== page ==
Trataka (called trotaka in Hatharatnavali), as described in the important hatha yogic texts, consists of steady gazing in a well-composed manner, at a particular point or minute object, without winking, until tears begin to flow.*1 Vacaspatyam quotes from Hatha Samhita that trataka is better performed in sukhasana, first at some object and thereafter at its after -image projected in the sky. It tells that the trataka on the nose tip (nasagra dristi) reduces mental tensions (kleshas) and trataka on the eyebrow centre (bhrumadhya dristi) facilitates attainment of khechari - a higher yoga practice.*2 Satkarmasangraha*3 advises the repetition of bija mantras - the Vam' and 'glau' (i.e. those of Varuna, the water; and Prithivi, the earth) during the process of trataka.
The principal hatha texts demand that the practice of trataka should be greatly valued and secretly preserved, like a casket of gold. It might be due to the hypnotic and ecstatic effect of trataka. According to the texts, the process of trataka cures eye diseases and improves eye sight, prevents sloth and manifests 'inward light'. By its constant practice, clairvoyance (divya dristi) is developed and sambhavi mudra, a higher spiritual gesture, is verily achieved.*4 Bhakti Sagara,*5 claims that whatever idea is contemplated during trataka practice, it will actually be fulfilled. However, this claim may be true only in advanced tratakas.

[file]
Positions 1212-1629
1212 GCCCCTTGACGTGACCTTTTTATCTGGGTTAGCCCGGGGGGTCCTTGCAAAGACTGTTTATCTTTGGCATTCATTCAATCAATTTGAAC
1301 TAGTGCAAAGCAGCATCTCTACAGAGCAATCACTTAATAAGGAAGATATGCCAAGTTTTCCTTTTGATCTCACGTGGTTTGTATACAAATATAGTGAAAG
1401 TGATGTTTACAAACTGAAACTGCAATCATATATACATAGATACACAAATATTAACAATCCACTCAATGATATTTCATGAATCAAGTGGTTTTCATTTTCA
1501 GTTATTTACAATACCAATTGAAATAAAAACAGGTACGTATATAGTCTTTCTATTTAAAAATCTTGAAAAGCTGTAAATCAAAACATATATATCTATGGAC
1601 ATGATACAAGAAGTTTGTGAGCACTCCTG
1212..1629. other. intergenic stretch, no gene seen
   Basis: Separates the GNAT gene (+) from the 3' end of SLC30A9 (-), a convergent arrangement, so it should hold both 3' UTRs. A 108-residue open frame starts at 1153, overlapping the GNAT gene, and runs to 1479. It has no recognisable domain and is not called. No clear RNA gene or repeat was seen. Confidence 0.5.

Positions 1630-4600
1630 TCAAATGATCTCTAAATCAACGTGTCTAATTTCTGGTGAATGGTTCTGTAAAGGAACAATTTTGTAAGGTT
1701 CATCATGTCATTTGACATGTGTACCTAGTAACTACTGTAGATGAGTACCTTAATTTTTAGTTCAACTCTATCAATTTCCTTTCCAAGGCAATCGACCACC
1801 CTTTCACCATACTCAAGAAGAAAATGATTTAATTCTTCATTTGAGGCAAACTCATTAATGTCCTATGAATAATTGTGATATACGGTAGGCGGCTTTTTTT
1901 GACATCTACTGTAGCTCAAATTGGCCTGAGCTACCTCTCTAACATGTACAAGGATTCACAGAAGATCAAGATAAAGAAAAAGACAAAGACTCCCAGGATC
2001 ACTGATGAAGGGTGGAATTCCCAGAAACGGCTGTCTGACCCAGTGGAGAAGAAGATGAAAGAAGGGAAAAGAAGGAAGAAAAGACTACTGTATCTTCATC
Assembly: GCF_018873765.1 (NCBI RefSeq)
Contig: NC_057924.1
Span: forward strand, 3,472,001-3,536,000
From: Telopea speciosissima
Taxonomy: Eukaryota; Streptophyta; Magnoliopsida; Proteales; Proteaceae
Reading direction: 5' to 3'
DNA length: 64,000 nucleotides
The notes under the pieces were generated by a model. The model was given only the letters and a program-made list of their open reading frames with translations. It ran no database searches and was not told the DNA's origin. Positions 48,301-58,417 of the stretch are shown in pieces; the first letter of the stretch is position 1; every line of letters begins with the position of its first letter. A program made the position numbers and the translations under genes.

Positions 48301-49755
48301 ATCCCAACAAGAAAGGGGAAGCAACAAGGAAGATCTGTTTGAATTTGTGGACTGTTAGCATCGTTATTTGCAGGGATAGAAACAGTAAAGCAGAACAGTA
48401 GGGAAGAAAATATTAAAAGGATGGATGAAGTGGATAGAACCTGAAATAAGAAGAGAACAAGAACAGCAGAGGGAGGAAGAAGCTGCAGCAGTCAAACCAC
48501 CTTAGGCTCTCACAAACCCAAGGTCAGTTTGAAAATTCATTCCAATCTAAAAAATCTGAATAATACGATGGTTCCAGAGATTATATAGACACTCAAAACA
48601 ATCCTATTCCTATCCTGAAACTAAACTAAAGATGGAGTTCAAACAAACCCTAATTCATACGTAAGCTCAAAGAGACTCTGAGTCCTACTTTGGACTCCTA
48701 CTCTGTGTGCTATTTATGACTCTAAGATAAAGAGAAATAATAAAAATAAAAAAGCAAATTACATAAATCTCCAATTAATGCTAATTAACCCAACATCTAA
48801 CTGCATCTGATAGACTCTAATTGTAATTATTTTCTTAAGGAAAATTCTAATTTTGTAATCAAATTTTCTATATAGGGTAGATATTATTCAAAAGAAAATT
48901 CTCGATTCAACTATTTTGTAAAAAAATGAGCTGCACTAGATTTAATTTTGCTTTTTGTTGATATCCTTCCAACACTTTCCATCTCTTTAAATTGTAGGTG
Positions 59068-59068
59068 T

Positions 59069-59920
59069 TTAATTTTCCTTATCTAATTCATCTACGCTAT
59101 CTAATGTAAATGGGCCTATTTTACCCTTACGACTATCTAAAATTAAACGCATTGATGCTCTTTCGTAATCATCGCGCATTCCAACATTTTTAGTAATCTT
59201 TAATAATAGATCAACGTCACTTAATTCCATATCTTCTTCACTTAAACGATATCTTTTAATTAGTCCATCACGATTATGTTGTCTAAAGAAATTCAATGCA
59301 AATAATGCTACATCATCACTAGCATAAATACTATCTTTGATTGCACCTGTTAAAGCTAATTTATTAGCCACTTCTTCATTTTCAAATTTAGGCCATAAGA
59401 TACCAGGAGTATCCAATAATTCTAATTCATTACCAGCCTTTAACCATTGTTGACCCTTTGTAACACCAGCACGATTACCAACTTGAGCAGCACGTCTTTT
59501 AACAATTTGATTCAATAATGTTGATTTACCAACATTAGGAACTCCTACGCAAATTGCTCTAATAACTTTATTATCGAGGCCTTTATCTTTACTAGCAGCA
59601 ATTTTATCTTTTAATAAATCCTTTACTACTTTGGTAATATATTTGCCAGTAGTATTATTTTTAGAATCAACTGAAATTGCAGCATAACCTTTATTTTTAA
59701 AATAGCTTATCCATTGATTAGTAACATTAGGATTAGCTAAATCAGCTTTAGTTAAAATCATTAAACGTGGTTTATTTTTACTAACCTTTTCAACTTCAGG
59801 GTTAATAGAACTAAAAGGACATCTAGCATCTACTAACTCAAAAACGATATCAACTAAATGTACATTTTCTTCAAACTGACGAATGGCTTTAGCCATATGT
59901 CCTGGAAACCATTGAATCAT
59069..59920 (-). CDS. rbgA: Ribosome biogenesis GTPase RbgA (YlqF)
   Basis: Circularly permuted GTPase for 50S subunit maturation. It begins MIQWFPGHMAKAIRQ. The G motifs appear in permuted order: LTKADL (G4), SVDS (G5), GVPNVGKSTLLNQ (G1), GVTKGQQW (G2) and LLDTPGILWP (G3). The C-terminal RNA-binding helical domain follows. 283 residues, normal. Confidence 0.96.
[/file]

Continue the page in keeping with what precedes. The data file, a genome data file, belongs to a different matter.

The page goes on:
It is a recorded fact in the Aryan history, that an accomplished yogi can greatly mesmerise, hypnotise and control the psyche of others, by constant gazing into their eyes. For example, Yogi Vipula protected his master's wife from the sexual designs of Indra by constant fixation of his eyes into her eyes, thus stupefying her from advances. Similarly, the great ascetic, Vidura's act of inducing his psyche i.e. soul, into Yudhisthira at the time of his final departure, by steadily staring into his eyes, are proofs of trataka's hypnotic powers that are old as the Mahabharata.*6 Trataka, in fact, is the most important technique for concentration and is very old indeed, because the processes of gazing at the nosetip, eyebrow centre and any internal or external point etc., as described in the Gita and other ancient treatises*7, are but the variations of this practice.
A somewhat similar practice to trataka is accomplished by staring at one's own afterimage in the sky. This has been greatly extolled in the Siva Samhita*8 by the name pratikopasana or chayasiddhi i.e. invocation of shadow. Expanding this technique, it is told that at the time of the rising sun or by the moon, let one steadily fix his gaze on the neck of the shadow he projects. Then, after sometime, let him look into the sky to see his full grey shadow (i.e. afterimage). This practice should be further developed for contemplation on the great Void (Mahat Shoonya) and on or beyond the Cosmic Egg (Brahmandabahya). Pratikopasana is praised as the means for emancipation, immortality, great bliss, absolute purity and victory in every field.
Trataka is possibly classified as a yogic cleansing (shodhana kriya or shatkarma) because it purifies the eyes by the constant flow of tears; or because it acts as a psychological cleansing process by activating the area of subconscious and unconscious mind.*9